“I don’t think art is just a matter of creation, because you can’t actually create anything. Everything already exists, so it just depends on how you look at it and treat it.”
Liu Wei was born in Beijing in 1972 and graduated from the China Academy of Fine Arts Faculty of Oil Painting in 1996. The works he creates encompass various media to include paintings, videos, installations and sculptures, and he has gradually become a prominent presence on the international art stage over the course of the last 15 years. His hidden worries over the countless major changes underway in China have muddled his vision and intellect, and his aggregations of lines congeal to form a unique and varied artistic language.
Purple Air Series began in 2006, the aim of Liu Wei‘s unique style is to project an urban landscape bristling with skyscrapers. This is a very popular oeuvre among his repertoire of works. Crisp, two-dimensional images combine with rich colours to convey the overflowing vigour of the city’s orderly pulsations. The present lot Purple Air - with a fully grey tone - is muted cerulean bore flecks of grey, its three-meter width capturing the stalking skyscrapers increasingly crowding the Beijing cityscape. Dark blue and grey combine in soft, deep beauty and the horizontal straight lines in their abstract grid propound a cool logic, while their complementarity induces a harmony with the contrasting center of the picture. The artist shrouds the canvas with a heavy misting, and the lines clustered to the left and right infuse rhythm, rising and falling to an unlimited extent in what seems an act of infinite enlargement. Liu Wei employs painterly traditions such as light and shadow, distance and tonality, and draws these into geometric colour blocks to infuse rationality into the radical urban chaos in a manner that displays a engagement with abstract history. The result is simply quiet yet beautiful.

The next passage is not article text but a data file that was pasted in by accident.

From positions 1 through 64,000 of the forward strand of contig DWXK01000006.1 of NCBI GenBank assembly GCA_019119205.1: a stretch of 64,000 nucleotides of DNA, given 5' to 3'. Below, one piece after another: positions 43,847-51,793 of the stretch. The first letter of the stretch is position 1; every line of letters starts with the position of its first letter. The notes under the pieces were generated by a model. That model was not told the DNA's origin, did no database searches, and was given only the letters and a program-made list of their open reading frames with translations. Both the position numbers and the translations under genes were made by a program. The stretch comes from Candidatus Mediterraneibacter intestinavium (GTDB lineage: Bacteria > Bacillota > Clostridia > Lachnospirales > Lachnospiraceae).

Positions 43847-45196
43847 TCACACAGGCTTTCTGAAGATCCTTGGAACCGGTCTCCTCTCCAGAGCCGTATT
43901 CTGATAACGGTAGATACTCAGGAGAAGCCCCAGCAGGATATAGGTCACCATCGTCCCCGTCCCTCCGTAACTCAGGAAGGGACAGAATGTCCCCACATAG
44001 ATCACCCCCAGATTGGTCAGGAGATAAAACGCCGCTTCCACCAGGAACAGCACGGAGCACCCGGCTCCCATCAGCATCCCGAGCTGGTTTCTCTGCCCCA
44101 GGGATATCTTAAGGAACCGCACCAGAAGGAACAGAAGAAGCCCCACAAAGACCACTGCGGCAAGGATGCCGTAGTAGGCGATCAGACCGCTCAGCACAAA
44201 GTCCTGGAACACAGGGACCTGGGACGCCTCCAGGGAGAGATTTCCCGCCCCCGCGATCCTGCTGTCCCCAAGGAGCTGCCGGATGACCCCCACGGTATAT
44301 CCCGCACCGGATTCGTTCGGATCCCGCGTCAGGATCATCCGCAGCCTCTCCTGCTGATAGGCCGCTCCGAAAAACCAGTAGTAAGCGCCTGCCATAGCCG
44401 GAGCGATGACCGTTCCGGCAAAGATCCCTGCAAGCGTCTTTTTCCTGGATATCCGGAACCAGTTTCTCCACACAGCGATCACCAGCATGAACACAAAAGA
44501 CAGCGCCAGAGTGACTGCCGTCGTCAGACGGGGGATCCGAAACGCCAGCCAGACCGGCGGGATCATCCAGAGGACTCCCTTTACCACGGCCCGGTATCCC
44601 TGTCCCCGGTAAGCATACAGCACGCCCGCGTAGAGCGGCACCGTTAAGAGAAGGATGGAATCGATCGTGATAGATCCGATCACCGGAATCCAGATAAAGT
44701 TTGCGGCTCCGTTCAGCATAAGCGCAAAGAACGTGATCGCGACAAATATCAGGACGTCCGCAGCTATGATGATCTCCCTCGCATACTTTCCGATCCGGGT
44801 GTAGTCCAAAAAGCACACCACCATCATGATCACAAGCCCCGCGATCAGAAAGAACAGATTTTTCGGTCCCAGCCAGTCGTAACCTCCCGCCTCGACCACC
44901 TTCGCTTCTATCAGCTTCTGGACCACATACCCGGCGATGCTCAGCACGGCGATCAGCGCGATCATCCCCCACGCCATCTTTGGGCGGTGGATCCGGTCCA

Just as Post-Impressionist painter Paul Cezanne abandoned the poetry and narrative of classical landscape painting, the function of painting as a means of documenting reality gradually waned in importance following the advent of photography; subjectivity and sensibility became the forces driving art development. Purple Air conveys the artist’s unique observations of and response to the issues and changes in the environment, society, and capitalism in our day. This pondering of the conception, creation, viewing to feeling- which trace back to the same source- produces results that belong both to the creator and the audience. The geometric images appearing repeatedly form a logical, systematic expressive technique replete with a wanton imagination that embodies the perceptual replication of a bygone era.
These sentiments are ironically conveyed through the rational and precise mechanical process of the digital manipulation of landscape images to create new entities of fragmented linear arrangements constituting the composition. This technical process nonetheless requires a deeper knowledge of the relationships subsisting between colours and form which his formal art training bestowed on Liu, but which he independently executes in his works. Under Liu’s instruction, a group of his assistants completes the subsequent colouring of the canvas. Like Damien Hirst and Je f Koons, Liu Wei more resembles an entrepreneur, one who immerses himself in the core of artistic perception and applies a systematic methodology to contemporary art. This approach is unorthodox, yet it corresponds with organizational behaviour in an era of capitalism, and brings it face to face with the highly globalised contemporary art world. Confronted by a complex international system involving art museums, exhibitions, art fairs, art galleries, curators, and publishing houses, it responds with the same simplicity and no superfluous details, and thus its pure pictorial form distills a precise message.